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For $130 you can buy a shim kit for the the Kawasaki. That would be the rich man's way of doing it. The smart man would go to the hardware store and purchase some shims for much less!
 

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I didn't realize that there was a factory shim kit...I called my local dealer and was quoted $78 bucks for it...I guess this is probably where the motorcycle magazine got the shims that they used...they're shaped like a horseshoe rather than a full round washer....that way you don't have to remove the top of the shock from the subframe completely to install them.

anyone else care to comment on how they think that this mod actually made the 6 MORE stable as opposed to less?

Andy
 

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Just read the Cycle world or whatever magazine it was where they tested most of the heavy hitters at Jerez spain. They noted in this article that the ZX-6R at Jerez felt as though it had lost the twitchiness of the bike they had origionally tested. The funny thing is that the suspension adjustments made to the bike would normally make a bikc MORE twitchy. Anyhow...they stated that the bike was raised 9mm in the rear and the forks were raised an additional 3mm throught he tripples.

Question is, did they use spacers on the clevice on top of the shock for ride height? or is there another way to do this. I raised the rear of my Gixxer 1000 6mm with spacers/washers hence I'm assuming that this bike is the same situation? I'm just not sure that they would have gone to these lengths on test bikes at the track unless the work was done before hand.

andy
 

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I was talking to a guy who club races the 636, and he used the nut from the top of the shock of a late model ZX-9R for the spacer. This way the adjustment process is simple if he wants to fine tune rear ride height. I haven't had a chance to try it out yet, has anyone else done this?
 

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The service manual mentions the shim kit. You could just as easily buy some large washers and use a dremel to cut a section out. Washers are much cheaper than the shim kit and should work equally well.

9mm increase in the rear sounds like a typo. I've heard that raising the rear 1mm is the same as dropping the front 5mm. Are you sure about the numbers in the Cycle World article?
 

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bikealarmblair, not sure what nut you are referring to. Are you talking about the spring preload? Adding preload to increase the rear ride height works, but you also change the sag when you do this. Also not sure what year a J1/2 is. In the states we usually refer to the model year of the bike.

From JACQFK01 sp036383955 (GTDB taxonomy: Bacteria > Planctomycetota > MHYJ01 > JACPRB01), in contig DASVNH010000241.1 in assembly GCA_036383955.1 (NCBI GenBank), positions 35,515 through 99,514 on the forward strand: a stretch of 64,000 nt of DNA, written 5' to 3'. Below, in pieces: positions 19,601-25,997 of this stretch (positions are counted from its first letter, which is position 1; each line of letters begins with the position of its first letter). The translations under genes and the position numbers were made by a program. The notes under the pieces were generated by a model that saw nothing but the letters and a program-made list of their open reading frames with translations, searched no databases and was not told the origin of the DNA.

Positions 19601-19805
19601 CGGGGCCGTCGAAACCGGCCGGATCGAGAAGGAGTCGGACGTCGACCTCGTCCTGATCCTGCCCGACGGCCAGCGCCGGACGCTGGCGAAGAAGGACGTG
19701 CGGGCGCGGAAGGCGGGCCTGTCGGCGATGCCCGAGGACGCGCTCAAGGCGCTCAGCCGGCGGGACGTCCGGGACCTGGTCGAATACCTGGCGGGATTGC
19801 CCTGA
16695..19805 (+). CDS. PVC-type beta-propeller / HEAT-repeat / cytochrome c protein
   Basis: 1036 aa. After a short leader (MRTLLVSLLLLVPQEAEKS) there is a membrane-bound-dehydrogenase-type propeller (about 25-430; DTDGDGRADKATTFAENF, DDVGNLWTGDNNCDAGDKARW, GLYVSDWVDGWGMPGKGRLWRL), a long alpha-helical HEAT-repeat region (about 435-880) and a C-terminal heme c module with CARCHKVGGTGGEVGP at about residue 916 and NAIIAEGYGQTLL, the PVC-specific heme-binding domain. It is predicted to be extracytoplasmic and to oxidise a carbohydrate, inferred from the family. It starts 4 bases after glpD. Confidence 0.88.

On the 2003 636 you need to put a shim under where the top bolt goes through the frame. This will adjust the ride height and not affect the sag.
 

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The way I understand it because of the linkage action raising the rear has about twice the effect of lowering the front.

On the pre-2002 models there was a nut where the spacer is. The shock mount is still threaded so you can replace the spacer on the newer models with a nut.
 

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Gixx1k, I haven't seen the acticles that you're refering to. Are they compairing the '03 to the '04? Does the Jerez test actually say that the bike was twitchy before they raised the rear/lowered the front and was better after the adjustments? I've read on the kawasaki.com site that the '04's comp damping of the shock has been softened and according to other forums that a lighter spring has been fitted. Don't quote me on that! All else being equal, that alone would make for a less twitchy set-up for my 165lbs. Now if they're saying that the test bike was twitchy until they jacked up the rear, they must have had a really meshed up starting point. If that's so, maybe the fork springs were to heavy and adding weight to front helped it? Anyone else read the articles?
 

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Originally posted by bikealarmblair
I bought the 'nut' as fitted to the J1/2 shocks it was about £1.20 and you can then adjust the rear ride hight to suit.....
Is this the nut from the ZX-9R? I've been told it fits, but I didn't know what year. I will have to give this a try.
 

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Part number of 16 mm nut is 92015-1953.

Just fit this where the spacer is currently. You will then have full adjustability.
 
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